All lead-acid batteries are made of recycled lead and plastic, and all are recycled at the end of their service lives. For more information on battery recycling, go to the recycling section.
These batteries, used for industrial purposes, take a deep cycle battery further. They provide low, steady power over a much longer period of time than a typical deep cycle battery. The plates are much thicker, and there is usually much more total energy available for a longer period of time. An industrial battery lasts for years.
Batteries are also used in Stationary applications that provide critical back up power to systems that need a constant power supply. These batteries are usually not called upon to deliver power often, but when they do, they need to deliver a lot of power, quickly and for enough time so that reserve power generators can take over. Many times, these batteries are configured as systems to accommodate large power demands.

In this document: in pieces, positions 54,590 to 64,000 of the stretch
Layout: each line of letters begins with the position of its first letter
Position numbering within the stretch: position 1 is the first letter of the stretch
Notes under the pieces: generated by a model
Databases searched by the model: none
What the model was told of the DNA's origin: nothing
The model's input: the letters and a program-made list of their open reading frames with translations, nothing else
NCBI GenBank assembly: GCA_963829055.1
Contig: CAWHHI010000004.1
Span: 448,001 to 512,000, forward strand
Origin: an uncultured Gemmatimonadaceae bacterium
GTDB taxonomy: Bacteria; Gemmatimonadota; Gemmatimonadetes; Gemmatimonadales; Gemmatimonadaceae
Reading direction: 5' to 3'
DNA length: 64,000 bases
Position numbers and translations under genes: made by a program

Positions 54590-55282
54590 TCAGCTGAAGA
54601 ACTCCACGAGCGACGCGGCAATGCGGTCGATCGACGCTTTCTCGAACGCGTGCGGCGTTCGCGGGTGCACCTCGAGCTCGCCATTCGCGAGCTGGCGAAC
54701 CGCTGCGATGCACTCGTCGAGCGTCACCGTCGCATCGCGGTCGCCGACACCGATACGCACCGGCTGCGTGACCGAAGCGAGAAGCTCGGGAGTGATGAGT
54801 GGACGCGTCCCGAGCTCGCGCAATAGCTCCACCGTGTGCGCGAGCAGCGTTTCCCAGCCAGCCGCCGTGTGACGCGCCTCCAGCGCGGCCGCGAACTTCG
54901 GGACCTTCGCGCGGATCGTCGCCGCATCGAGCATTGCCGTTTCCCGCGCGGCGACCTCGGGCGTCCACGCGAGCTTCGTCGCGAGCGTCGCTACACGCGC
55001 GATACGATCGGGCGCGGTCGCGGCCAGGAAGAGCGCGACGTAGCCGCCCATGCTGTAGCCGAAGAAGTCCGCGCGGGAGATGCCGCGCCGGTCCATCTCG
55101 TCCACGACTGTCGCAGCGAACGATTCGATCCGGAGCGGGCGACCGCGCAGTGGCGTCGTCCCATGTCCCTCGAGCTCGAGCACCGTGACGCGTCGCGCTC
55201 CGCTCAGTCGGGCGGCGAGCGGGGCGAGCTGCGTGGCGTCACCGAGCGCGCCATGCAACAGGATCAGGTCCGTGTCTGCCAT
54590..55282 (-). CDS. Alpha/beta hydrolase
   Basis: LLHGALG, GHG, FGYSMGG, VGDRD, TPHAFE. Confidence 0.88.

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When the French scientist, Gaston Plante, invented the lead-acid battery in 1859, he could not have envisioned the critical role his creation would play today in transportation, communication, electric utilities and as emergency backup systems. Without them, 21st century life would not be possible.
The development of more and more battery-powered devices and applications has fueled demand for new and different battery chemistries. Researchers have been looking for a chemistry that is at once powerful, long-lived, safe, inexpensive, lightweight and recyclable.
Following is a brief summary of lead-acid and alternate battery chemistries and their advantages and disadvantages.